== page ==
OXFORD MEDIA SOCIETY
Britain has spent much of the last week witnessing the pomp and pageantry of King Charles’ coronation. A poignant experience. Partly because, for most people, this was the first chance to participate in the ritual – whether that be braving the rain to line the procession route or simply tuning in to the broadcast from home. But this was also an event which – perhaps more than any other state occasion – revealed the continuing narrative of the royal family and its symbiotic relationship with the media.
Listening to the coverage, I was struck by the interesting space occupied by the press. Their portrayal of a modernising monarchy prompted me to think about how, throughout the King’s lifetime, the media has subverted and perpetuated public opinion. Indeed, whilst royals may not always be particularly fond of some coverage, they cannot exist without it. In foreign publications, they occupy less space but tend to be more glorified, whilst the gossip is at its nastiest and most judgemental in British spaces. In allowing journalists and cameras in, a relationship is essentially brokered between the monarchy and the public.
The royal relationship with the press is often understood through a few key moments that happened in front of the TV cameras: Princess Diana’s 1995 BBC interview with Martin Bashir, Prince Andrew’s 2019 train wreck conversation with Emily Maitlis, and Meghan Markle and Prince Harry’s bombshell disclosure with Opera Winfrey. Each one of these interviews represents an attempt for a royal to claim control of the narrative and tell their side of the story, an ambitious and rarely successful exercise.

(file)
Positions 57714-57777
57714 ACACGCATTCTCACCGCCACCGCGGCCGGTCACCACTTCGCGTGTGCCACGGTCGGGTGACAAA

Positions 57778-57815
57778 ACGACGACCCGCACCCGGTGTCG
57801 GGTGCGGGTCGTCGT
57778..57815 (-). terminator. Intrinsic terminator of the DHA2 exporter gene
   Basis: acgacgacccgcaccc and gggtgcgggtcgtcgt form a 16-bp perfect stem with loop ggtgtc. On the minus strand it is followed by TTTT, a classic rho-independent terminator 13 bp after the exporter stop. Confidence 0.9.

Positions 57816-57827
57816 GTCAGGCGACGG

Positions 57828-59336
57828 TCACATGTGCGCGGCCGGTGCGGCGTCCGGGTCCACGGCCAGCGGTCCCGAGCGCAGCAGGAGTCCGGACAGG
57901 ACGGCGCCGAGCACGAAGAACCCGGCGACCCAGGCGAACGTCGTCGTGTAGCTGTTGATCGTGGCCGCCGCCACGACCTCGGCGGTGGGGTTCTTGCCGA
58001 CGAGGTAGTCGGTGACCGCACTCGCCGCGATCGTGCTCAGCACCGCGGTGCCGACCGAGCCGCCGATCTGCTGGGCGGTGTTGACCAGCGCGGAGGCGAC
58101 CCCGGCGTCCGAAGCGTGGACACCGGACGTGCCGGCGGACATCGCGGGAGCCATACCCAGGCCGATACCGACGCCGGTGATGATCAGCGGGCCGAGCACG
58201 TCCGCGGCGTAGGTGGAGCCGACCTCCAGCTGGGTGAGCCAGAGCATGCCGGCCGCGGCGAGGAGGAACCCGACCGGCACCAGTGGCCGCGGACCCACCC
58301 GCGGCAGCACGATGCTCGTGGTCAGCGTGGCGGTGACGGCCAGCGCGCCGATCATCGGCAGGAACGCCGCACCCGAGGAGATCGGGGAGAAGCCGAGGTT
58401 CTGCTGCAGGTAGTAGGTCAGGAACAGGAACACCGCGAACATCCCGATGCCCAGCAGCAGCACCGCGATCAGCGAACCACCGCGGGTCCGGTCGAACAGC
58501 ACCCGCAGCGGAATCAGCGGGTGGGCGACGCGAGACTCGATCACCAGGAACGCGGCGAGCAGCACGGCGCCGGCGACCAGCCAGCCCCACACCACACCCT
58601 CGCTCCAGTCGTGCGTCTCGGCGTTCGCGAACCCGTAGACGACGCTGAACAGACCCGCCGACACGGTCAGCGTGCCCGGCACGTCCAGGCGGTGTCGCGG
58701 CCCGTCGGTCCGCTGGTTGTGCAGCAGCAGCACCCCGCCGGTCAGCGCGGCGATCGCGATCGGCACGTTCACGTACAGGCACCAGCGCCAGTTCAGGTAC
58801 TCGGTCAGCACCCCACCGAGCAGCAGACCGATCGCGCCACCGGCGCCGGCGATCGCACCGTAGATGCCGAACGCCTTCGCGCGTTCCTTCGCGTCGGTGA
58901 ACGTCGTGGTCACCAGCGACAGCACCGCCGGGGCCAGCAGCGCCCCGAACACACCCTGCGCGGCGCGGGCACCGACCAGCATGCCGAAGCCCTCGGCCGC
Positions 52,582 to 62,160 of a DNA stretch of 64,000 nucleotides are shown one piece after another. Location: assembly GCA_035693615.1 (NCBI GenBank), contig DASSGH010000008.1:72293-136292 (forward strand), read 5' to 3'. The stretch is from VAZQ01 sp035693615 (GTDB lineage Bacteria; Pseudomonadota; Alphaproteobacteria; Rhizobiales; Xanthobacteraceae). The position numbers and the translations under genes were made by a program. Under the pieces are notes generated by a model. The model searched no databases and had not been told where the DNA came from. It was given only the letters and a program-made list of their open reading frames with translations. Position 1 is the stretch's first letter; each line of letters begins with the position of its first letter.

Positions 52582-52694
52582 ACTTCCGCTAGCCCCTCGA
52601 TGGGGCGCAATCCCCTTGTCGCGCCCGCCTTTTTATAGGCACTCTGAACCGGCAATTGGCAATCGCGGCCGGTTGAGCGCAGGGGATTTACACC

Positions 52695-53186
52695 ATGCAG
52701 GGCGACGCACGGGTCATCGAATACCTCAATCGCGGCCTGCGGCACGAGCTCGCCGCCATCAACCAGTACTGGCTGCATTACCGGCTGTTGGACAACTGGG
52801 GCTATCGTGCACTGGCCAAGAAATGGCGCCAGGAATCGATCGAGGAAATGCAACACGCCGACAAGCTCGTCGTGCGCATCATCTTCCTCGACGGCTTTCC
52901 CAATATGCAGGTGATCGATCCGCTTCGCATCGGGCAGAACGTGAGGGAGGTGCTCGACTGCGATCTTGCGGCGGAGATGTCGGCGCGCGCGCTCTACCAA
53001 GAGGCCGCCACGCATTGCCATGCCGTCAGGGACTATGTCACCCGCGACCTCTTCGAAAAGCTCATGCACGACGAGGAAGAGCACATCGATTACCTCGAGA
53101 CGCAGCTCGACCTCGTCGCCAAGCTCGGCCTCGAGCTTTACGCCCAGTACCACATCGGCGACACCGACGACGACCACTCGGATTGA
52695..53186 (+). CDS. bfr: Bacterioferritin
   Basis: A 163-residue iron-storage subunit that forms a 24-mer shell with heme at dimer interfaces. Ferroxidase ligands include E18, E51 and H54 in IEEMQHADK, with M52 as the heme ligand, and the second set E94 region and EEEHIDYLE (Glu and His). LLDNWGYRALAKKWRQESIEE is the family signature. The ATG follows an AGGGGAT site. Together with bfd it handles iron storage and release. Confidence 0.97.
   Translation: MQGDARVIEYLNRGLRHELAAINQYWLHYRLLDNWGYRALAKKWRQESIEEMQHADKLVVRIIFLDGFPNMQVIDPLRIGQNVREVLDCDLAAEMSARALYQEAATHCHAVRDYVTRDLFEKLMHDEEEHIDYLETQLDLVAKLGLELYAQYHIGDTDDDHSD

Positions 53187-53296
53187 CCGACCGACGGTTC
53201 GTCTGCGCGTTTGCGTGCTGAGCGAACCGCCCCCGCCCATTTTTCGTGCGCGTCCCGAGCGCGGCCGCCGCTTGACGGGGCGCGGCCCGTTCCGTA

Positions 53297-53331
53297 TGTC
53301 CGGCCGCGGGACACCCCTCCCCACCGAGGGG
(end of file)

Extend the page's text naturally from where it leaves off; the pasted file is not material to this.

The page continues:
Amid the ubiquitous coverage, it is easy to lose sight of the transactional nature of media perception and royal participation. Rosemary Hill’s essay ‘Puffed Up, Slapped Down’, from the London Review of Book’s archive, posits the 1969 documentary, Royal Family, as a critical turning point which opened the floodgates. Nobody could have foreseen fifty-three years later, that in the opening minutes of his Netflix documentary, the Duke of Sussex would assert that his duty lay in uncovering the “exploitation and bribery that happens within our media.”
Whilst press freedom remains paramount, this vicious underside is impossible to forget. Boundaries must be maintained, and relationships carefully managed. British newspapers cannot be conflated with the foreign press, and the mainstream media with social media. This is essential if want more transparent and accountable reporting.
On a lighter note, I enjoyed reading David Lammy’s guest essay in The New York Times which reflects on the long weekend being a pause which celebrated a civic version of British identity. I also recommend dipping into Vogue’s roundup of what we know so far about the final season of The Crown, set to be released later this year. As the royal family have become dramatic characters, fiction – inspired by the lives of real people – has provided a stimulating arena for discussion about the boundary between history and make-believe in the British media.